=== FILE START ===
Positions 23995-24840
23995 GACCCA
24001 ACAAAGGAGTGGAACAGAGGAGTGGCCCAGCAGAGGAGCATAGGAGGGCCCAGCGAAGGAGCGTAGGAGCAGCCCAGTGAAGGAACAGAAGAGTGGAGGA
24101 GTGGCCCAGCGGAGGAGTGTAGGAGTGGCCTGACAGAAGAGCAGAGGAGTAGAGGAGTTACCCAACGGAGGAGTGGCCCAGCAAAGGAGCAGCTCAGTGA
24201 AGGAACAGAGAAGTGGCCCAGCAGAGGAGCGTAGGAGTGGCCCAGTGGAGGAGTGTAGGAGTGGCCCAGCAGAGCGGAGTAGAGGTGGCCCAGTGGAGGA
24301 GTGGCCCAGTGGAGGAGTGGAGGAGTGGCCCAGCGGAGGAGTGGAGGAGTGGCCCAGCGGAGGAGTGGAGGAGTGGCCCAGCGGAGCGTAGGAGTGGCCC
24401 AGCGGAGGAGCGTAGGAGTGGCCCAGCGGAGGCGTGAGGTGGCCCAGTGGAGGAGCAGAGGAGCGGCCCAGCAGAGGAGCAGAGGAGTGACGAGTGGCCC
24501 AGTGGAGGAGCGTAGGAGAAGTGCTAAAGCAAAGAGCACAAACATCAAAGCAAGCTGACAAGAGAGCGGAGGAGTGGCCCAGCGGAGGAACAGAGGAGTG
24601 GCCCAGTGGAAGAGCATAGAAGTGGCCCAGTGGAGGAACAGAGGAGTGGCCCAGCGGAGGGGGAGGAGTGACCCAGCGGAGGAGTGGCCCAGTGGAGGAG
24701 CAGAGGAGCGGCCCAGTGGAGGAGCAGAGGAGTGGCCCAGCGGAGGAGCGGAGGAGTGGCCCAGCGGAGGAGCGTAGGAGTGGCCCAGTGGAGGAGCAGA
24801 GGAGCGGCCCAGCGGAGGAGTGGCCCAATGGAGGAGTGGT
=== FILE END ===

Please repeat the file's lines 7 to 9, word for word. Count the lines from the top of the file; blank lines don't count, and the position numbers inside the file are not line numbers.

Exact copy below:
24401 AGCGGAGGAGCGTAGGAGTGGCCCAGCGGAGGCGTGAGGTGGCCCAGTGGAGGAGCAGAGGAGCGGCCCAGCAGAGGAGCAGAGGAGTGACGAGTGGCCC
24501 AGTGGAGGAGCGTAGGAGAAGTGCTAAAGCAAAGAGCACAAACATCAAAGCAAGCTGACAAGAGAGCGGAGGAGTGGCCCAGCGGAGGAACAGAGGAGTG
24601 GCCCAGTGGAAGAGCATAGAAGTGGCCCAGTGGAGGAACAGAGGAGTGGCCCAGCGGAGGGGGAGGAGTGACCCAGCGGAGGAGTGGCCCAGTGGAGGAG